• Silly Farmer Billy

Wants to grow his own food during quarentine

Hey there,

I was on a call last week.

The man was deeply concerned about the coronavirus, and this was long before anyone was under state-mandated curfews and before the great 2020 toilet paper shortage. 

“Tell me about Microgreens,” he said, “I’m reading a lot about them..”

He basically read that they are easy to grow (which is fair to say), and that they are super nutrient dense (which is an understatement).

But what he really wanted was for me to tell him how he could lock himself in a fallout shelter for the foreseeable future, and grow micro greens and have plenty to eat. Oh, and he hasn’t ever grown them before, and he doesn’t have any of the equipment, seeds, or anything else to get started.

I like the way he thinks, but there’s some problems.

“Well, first off, you’re correct that Microgreens have massive amounts of nutrients. They have 40 times the nutrient density and 100 times the enzymes of mature vegetables. But the problem is that they don’t have many calories.”

Nutrition is more than antioxidants, glucosinates, etc., what we could broadly refer to as “micronutrients”. 

Nutrition is also about “macronutrients”. 

Macronutrients are the ‘calories’, the nutrients that your body uses to make energy and build muscle. To put it simply, we’re talking about ‘protein’, ‘carbohydrates’, and ‘fat’. 

Microgreens have almost no carbohydrates and fats, and not nearly as much protein as animal products.

Ironically, it is one of the best features of Microgreens that they are low in macronutrients!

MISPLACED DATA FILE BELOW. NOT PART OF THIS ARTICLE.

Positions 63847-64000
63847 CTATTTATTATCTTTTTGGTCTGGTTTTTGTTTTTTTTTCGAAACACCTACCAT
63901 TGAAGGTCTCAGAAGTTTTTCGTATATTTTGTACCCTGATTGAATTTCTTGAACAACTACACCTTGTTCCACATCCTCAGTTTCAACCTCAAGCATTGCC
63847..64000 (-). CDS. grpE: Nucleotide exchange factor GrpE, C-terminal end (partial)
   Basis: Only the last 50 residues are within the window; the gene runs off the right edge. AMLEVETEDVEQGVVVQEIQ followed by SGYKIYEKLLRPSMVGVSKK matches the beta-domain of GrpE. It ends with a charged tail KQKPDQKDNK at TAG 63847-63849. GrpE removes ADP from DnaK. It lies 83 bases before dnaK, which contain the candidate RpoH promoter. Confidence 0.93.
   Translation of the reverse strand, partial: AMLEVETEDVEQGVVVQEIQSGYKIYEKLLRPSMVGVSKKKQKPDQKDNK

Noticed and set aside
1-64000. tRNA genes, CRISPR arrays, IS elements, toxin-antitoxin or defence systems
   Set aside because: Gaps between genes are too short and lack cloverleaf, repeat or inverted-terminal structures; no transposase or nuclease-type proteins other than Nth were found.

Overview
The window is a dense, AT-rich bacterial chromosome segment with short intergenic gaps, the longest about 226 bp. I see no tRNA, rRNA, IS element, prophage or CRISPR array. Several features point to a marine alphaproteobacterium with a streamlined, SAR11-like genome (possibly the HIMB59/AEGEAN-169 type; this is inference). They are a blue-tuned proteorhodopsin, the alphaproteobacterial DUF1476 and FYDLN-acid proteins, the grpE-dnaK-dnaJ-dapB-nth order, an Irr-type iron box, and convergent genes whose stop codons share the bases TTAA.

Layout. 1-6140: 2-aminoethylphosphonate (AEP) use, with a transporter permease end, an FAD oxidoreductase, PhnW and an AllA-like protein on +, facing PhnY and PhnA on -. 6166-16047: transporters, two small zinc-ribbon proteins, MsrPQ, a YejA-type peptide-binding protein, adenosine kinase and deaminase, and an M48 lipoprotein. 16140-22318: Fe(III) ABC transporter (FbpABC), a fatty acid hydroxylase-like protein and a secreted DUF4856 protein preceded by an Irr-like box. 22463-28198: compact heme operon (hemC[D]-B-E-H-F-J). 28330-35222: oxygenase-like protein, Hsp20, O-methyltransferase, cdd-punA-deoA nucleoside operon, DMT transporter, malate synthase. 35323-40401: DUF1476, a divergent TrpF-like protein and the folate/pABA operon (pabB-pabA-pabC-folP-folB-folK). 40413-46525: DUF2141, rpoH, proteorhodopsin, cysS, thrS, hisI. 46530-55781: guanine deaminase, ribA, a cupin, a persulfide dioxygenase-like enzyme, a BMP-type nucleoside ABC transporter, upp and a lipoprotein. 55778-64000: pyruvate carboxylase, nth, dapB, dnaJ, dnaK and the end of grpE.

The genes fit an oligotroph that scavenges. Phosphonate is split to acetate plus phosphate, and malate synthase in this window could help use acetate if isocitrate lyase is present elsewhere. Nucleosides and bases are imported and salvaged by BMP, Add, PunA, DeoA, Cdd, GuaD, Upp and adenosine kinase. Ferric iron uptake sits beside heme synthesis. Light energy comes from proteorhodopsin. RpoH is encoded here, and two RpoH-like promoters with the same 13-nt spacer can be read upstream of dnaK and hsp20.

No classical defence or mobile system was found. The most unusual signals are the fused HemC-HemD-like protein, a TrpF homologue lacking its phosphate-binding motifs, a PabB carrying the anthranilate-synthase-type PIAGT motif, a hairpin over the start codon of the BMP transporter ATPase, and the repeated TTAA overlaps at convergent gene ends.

It’s what keeps the calories low.

I used to drink a 2-gallon micro greens smoothie, and it was about 174 calories. Filled my belly! Super-Nourished my whole body! Less calories than a meal replacement bar.

But my friend wasn’t concerned with keeping his slender figure. He was concerned that he would be able to eat and feed his family when the trucks that bring the food stop bringing the food. He was worried about a serious and prolonged food shortage.

Of course, I explained this to him.

So, what would be a good plan to nourish a family in a ‘grid-down’ situation?

You’ve definitely got to get your Micronutrients. You’ll get very sick without them. Vitamin C, B Vitamins, Vitamin E… they all play important roles, and Microgreens would be a great way to get them.

But you’ve also got to give your body enough energy to operate. Carbs and Fats. Stockpile some white rice or something. But how to produce it?

And the hardest thing is protein. Meat has a shelf-life. Nuts, too. 

How to reserve enough food for an emergency is something I’ll tackle on another day.

Also, I’ll share some content on how to set yourself up to produce your own food, as well.

But here’s the lesson..

“If you are trying to set up a self-sufficient homestead and grow all your own food, and you haven’t already set that up, then you aren’t going to be able to set it up now.”

It wasn’t what he wanted to hear, but he was too late.

He’ll be ok, though.

But when this blows over, let’s make sure we get in a better position to be ready for next time.

Talk Soon

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